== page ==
3. Dachaser

    Dachaser Puritan Board Doctor

    Only those who have been saved and reborn again by grace of God would be part of the true Church of Christ. The true Church would be comprised of all of the redeemed of the Lord.
     
  4. Poimen

    Poimen Puritan Board Post-Graduate

    At times the church is addressed what it is ideally or invisibly and at other times what it is at present or visibly (WCF 25.1-2). This is true not only in the New Testament but also in the Old (noting that all parties agree that God's people were, at this time, a mixed multitude): Numbers 23:21, Jeremiah 50:20. These texts and others like them indicate that there is no sin or impurity amongst Israel but from the history preceding and following we know that much sin remained amongst them (cf. 1 Corinthians 10:1-7, including unbelief Hebrews 3:15-4:2)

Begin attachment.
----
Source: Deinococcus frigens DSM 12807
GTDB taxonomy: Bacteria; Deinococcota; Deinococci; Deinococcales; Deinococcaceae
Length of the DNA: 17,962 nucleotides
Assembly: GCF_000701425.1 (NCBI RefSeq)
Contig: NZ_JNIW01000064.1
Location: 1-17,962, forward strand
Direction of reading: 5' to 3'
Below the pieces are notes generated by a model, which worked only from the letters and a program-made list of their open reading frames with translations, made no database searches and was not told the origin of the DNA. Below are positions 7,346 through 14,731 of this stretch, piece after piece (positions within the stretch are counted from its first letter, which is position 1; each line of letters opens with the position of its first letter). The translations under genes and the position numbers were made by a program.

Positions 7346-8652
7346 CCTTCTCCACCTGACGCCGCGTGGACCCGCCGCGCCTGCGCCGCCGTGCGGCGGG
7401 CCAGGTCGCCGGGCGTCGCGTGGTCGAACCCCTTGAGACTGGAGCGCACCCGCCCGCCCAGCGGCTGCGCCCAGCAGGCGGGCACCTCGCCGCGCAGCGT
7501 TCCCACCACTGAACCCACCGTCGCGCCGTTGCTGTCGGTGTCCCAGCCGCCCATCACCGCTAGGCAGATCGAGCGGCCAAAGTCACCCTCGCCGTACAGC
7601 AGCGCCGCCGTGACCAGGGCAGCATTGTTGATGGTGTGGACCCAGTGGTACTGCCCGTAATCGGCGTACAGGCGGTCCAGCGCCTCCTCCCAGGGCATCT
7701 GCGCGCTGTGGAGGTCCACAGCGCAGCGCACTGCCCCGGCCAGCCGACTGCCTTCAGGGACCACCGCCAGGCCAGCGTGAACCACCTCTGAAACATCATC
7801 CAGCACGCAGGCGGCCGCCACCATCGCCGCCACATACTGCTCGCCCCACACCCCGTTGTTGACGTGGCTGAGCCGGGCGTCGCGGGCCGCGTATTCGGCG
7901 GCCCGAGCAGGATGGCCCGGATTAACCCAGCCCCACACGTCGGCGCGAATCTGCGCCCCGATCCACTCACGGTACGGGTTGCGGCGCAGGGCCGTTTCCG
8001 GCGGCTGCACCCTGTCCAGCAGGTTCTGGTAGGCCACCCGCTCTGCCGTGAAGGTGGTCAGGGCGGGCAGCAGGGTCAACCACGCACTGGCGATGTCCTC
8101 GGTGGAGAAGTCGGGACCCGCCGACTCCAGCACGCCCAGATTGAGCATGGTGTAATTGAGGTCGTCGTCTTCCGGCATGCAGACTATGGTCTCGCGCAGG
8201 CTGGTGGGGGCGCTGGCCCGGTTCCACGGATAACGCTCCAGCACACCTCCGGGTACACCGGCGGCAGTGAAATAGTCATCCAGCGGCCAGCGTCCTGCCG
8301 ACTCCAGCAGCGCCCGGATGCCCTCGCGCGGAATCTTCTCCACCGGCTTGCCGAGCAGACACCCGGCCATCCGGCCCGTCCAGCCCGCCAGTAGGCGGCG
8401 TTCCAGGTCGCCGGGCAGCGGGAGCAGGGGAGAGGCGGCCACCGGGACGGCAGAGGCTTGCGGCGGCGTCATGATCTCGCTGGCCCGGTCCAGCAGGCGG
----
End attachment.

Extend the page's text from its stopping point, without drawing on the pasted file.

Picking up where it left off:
Understanding this distinction between the visible and the invisible church is crucial not only with respect to our theology of the church but to our reading of scripture and how we reconcile paradoxical texts. We can choose to ignore one set in favour of the other or we can work towards harmonizing the whole.

    I would suggest a thorough study of Westminster Confession of Faith, Chapter 25 and its prooftexts.
     
  5. RPEphesian

    RPEphesian Puritan Board Sophomore

    It's not a mistake to say that the elect and those in union with Christ are the church. After all, the church is the communion of the saints, clearly. The church is for them, for Christ to govern them, to grant the benefits of the Covenant of Grace to them. If there are no elect, and there are none in union with Christ, there would be no church on earth. And it is true that there will ultimately be a church administration where there is no difference between the visible and invisible.